Single mutation to a sex pheromone receptor provides adaptive specificity between closely related moth species

Department of Plant Sciences and Plant Pathology, Montana State University, Bozeman, MT 59717, USA.
Proceedings of the National Academy of Sciences (Impact Factor: 9.67). 08/2012; 109(35):14081-6. DOI: 10.1073/pnas.1204661109
Source: PubMed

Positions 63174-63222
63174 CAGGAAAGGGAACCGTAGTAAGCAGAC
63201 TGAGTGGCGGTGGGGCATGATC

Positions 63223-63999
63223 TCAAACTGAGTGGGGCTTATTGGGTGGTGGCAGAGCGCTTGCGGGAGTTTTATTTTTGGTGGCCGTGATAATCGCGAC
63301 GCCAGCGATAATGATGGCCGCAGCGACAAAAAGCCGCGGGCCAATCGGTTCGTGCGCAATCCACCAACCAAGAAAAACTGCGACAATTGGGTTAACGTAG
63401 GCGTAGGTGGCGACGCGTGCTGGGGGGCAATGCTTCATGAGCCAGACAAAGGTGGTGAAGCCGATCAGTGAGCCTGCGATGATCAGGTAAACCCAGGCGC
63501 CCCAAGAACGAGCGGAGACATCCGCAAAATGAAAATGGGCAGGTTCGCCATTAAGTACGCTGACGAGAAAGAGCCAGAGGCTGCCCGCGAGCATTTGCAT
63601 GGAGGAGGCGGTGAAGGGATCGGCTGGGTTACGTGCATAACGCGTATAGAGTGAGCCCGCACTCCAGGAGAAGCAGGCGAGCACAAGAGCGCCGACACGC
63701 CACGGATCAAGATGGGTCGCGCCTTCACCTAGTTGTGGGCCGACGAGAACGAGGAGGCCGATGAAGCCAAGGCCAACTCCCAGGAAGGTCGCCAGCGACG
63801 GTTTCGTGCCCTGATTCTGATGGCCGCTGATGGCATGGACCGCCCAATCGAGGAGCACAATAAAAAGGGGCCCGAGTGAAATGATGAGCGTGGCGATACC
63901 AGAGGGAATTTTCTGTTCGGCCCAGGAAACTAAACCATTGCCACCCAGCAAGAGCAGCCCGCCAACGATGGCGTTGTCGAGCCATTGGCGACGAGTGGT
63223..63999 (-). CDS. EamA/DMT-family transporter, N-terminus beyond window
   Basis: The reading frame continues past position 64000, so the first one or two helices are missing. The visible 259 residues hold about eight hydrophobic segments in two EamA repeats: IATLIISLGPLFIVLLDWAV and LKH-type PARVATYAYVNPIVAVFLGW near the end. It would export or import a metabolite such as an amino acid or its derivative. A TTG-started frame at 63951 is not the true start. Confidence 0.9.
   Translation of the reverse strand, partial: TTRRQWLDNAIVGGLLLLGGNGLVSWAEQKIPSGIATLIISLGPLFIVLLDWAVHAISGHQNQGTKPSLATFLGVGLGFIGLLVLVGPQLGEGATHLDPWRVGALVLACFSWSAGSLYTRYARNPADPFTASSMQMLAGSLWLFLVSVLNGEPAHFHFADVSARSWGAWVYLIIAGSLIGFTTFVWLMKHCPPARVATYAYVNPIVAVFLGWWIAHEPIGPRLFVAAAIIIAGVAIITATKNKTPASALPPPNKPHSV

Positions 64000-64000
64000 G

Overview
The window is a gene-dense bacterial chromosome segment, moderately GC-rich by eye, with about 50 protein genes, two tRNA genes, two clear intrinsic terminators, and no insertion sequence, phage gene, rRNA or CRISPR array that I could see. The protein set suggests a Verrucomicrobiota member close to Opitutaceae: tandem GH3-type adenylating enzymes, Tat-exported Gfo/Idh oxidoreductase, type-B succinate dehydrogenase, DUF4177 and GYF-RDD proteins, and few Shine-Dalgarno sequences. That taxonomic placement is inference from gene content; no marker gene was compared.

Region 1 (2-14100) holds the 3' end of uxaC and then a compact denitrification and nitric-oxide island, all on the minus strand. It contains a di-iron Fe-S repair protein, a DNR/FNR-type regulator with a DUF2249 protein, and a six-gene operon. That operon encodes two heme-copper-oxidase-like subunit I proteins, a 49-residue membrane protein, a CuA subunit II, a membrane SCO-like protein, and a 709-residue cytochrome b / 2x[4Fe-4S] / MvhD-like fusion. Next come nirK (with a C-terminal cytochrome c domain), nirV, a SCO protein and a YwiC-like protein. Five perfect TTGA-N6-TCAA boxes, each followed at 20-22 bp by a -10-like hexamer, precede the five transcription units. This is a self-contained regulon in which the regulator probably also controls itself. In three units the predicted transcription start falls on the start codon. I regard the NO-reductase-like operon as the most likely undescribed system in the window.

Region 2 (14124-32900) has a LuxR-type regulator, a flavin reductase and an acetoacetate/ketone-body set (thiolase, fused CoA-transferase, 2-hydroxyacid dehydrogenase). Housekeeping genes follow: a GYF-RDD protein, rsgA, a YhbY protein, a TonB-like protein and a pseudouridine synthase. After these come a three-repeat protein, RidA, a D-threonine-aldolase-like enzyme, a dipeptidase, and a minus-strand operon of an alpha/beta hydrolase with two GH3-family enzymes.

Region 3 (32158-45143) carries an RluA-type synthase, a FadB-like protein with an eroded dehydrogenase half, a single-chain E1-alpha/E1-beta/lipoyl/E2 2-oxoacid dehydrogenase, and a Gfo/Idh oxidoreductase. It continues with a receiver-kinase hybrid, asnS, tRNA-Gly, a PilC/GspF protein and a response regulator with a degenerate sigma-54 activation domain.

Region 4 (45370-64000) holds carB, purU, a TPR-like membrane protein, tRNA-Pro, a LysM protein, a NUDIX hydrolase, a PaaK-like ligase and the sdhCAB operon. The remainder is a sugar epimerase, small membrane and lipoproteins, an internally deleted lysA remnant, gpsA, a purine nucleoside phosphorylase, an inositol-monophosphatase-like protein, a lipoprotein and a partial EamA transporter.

Sex pheromone communication, acting as a prezygotic barrier to mating, is believed to have contributed to the speciation of moths and butterflies in the order Lepidoptera. Five decades after the discovery of the first moth sex pheromone, little is known about the molecular mechanisms that underlie the evolution of pheromone communication between closely related species. Although Asian and European corn borers (ACB and ECB) can be interbred in the laboratory, they are behaviorally isolated from mating naturally by their responses to subtly different sex pheromone isomers, (E)-12- and (Z)-12-tetradecenyl acetate and (E)-11- and (Z)-11-tetradecenyl acetate (ACB: E12, Z12; ECB; E11, Z11). Male moth olfactory systems respond specifically to the pheromone blend produced by their conspecific females. In vitro, ECB(Z) odorant receptor 3 (OR3), a sex pheromone receptor expressed in male antennae, responds strongly to E11 but also generally to the Z11, E12, and Z12 pheromones. In contrast, we show that ACB OR3, a gene that has been subjected to positive selection (ω = 2.9), responds preferentially to the ACB E12 and Z12 pheromones. In Ostrinia species the amino acid residue corresponding to position 148 in transmembrane domain 3 of OR3 is alanine (A), except for ACB OR3 that has a threonine (T) in this position. Mutation of this residue from A to T alters the pheromone recognition pattern by selectively reducing the E11 response ∼14-fold. These results suggest that discrete mutations that narrow the specificity of more broadly responsive sex pheromone receptors may provide a mechanism that contributes to speciation.